It's starting to get chilly here in Madison, but bikers, joggers, and walkers are still making use of the Lakeshore Path. While today's students use this area of the UW Madison Campus for recreation and study, one area of the Lakeshore Nature Preserve used to be a summer home to up to 300 residents. After the area was purchased in 1911 for the then-high price of $1100 per acre, a group of College of Agriculture students requested to set up tents there for the summer, rather than pay high housing costs for the summer term. The university, pleased to demonstrate the need for the land purchase, agreed.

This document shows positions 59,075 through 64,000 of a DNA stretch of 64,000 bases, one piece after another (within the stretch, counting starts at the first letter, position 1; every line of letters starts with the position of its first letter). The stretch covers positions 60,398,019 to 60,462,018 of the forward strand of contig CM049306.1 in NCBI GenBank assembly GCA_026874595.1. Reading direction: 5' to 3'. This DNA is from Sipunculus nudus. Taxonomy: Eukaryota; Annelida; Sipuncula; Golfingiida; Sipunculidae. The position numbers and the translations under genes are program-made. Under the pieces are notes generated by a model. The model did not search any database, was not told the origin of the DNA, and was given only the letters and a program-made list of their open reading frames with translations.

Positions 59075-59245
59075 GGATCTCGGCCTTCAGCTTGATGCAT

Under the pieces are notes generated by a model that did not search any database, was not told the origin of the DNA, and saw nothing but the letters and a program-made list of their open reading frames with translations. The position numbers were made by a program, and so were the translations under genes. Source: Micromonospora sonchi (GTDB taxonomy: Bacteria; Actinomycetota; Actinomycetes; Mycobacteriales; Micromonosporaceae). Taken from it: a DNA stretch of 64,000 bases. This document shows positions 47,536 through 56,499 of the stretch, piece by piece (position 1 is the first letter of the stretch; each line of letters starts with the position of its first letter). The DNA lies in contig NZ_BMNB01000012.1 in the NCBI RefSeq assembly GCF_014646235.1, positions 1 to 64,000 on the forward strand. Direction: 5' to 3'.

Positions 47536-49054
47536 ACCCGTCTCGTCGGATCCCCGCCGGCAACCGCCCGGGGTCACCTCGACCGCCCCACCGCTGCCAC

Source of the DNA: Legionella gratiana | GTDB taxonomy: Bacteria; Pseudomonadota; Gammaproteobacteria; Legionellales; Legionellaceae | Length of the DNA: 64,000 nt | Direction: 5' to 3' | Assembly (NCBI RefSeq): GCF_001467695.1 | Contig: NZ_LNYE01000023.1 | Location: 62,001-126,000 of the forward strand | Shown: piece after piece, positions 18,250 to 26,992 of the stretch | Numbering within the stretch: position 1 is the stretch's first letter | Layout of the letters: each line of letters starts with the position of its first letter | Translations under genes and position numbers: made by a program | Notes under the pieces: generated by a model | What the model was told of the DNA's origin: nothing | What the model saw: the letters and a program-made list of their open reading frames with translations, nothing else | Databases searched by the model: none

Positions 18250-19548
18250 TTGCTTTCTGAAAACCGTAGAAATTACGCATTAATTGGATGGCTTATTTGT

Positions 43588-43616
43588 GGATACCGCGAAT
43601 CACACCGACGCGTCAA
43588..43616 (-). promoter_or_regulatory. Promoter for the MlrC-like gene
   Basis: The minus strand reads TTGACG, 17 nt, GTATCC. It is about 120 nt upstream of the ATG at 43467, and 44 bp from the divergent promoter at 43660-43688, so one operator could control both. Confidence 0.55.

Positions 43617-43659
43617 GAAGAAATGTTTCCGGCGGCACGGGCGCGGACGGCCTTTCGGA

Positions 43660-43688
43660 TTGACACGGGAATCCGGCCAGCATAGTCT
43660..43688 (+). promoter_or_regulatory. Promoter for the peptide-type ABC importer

The "tent colony" soon became a summer tradition, and in following years, rustic amenities such as tent platforms, water pumps, and even a study area, were provided in Tent Colony Woods. Many of the campers were the families of male students, whose wives and children spent time at camp while their fathers were at summer session classes. Each summer, these temporary residents even elected such "officials" as a mayor, postmaster, and newspaper editor, among others.
The practice of students camping in Tent Colony Woods continued into the late 1950s. At this time, the university had an increase in available housing for students, including the new Eagle Heights Apartments.
For more information, pictures, and maps, visit the Lakeshore Nature Preserve web page.